Governor says UK economy will be in recession all of next year and first half of 2024 

The Bank of England has today raised the base interest rate 0.75% to 3% to curb spiralling inflation, which hit 10.1% year-on-year in September.

Rising mortgage rates were expected to “weigh on household spending for sometime”, the monetary policy report said.

Although, it added the “sharp tightening in mortgage availability seen during late September is not assumed to persist over the forecast period” and said there had been “moderate falls in some mortgage rates in the days leading up to [today]”.


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The Bank of England said the economy will be in recession for 18 months from next January

But the UK economy is expected to remain in recession throughout next year and the first half of 2024, the bank warned, as prices for energy, food and other bills continue to rise.

“Inflation is too high. It is well above our 2% target,” the monetary policy committee wrote in its report. “Raising interest rates is the best way we have to bring inflation down.”

The committee’s central projection is for GDP growth to be -1.5% in 2023 and -1% in 2025. The bank expects GDP growth to go up around .75% in 2025 but it will “remain well below pre-pandemic rates”.

Tim Bannister, Rightmove’s director of data services, said: “The era of historically low interest rates looks to be over, which is making it more challenging for those new first-time buyers who are stretching themselves financially to try and get out of the frenzied rental market and onto the housing ladder.”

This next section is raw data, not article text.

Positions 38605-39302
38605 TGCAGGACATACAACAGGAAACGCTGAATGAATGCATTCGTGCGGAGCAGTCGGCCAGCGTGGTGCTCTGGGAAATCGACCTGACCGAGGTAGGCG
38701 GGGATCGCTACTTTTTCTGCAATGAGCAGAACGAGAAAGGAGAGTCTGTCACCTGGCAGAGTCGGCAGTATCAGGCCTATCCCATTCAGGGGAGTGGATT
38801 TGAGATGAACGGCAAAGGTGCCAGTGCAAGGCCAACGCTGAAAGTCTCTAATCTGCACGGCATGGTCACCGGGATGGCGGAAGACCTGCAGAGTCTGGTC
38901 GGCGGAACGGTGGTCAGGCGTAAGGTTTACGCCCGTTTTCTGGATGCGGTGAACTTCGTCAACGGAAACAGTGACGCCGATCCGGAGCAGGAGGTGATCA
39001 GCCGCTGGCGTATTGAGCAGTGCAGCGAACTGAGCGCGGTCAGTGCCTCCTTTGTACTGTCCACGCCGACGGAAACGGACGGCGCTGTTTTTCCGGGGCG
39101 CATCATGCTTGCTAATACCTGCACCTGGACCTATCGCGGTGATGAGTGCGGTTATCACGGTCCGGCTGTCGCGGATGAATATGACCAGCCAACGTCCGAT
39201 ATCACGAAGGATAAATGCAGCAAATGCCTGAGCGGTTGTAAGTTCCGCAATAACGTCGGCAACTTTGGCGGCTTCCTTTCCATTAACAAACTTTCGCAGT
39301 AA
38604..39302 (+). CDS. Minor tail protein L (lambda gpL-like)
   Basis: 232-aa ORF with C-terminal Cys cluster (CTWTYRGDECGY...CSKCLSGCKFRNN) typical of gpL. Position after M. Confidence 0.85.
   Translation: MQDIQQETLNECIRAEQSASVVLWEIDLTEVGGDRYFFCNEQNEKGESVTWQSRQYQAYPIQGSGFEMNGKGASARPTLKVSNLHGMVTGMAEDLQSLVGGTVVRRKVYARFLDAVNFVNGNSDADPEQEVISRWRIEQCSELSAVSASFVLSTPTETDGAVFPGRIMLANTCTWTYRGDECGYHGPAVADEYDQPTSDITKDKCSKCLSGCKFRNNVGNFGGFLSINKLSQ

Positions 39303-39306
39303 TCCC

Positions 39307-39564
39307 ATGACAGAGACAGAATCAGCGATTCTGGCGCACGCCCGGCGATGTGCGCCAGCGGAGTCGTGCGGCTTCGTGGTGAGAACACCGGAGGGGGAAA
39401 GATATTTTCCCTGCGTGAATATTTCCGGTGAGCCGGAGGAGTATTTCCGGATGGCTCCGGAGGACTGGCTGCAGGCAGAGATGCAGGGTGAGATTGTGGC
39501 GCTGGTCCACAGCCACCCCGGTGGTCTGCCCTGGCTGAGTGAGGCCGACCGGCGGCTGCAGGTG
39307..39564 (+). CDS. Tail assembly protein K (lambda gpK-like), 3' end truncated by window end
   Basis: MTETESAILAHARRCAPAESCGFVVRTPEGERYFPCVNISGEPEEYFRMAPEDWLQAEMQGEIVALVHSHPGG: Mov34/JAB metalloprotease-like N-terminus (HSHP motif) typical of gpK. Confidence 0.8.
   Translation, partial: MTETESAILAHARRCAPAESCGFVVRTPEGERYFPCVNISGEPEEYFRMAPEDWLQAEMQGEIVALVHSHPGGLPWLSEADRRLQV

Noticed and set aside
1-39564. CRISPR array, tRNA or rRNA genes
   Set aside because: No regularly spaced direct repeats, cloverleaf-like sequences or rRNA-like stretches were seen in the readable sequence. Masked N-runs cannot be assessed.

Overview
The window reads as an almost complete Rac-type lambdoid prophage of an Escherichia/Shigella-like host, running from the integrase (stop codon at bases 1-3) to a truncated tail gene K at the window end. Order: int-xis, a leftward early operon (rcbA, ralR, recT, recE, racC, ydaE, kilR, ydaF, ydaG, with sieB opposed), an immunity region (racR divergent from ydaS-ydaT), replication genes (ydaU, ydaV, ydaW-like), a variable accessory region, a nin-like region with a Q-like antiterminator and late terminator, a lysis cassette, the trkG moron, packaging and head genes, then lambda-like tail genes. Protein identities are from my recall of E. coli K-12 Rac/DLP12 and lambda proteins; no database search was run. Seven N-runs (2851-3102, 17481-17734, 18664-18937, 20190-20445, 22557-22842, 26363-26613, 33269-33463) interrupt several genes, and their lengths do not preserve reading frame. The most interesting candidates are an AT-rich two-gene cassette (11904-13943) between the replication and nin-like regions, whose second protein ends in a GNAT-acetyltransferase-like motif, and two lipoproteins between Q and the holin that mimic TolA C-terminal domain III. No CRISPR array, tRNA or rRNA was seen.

Richard Donnell, executive director of Research at Zoopla said the markets has been expecting a jump in the base rate.

”Most borrowers use fixed-rate loans so it’s the cost of 2 and 5 year fixed rate money for banks that underpins mortgage rates more than the base rate. Today’s jump does not worsen the outlook for mortgage borrowers but home buyers need to realise that 4-5% mortgages are set to be the norm in future, not the 1-2% of recent years.”

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The chancellor Jeremy Hunt reacted saying: “Sound money and a stable economy are the best ways to deliver lower mortgage rates, more jobs and long-term growth. However, there are no easy options and we will need to take difficult decisions on tax and spending to get there.”

Housebuilders share prices dropped today in anticipation of the base rate rise. Estate agent Savills predicted house prices would drop by 10% next year with mortgage rates increasing and the worsening cost of living crisis.

The base rate will next be reviewed on 15 December.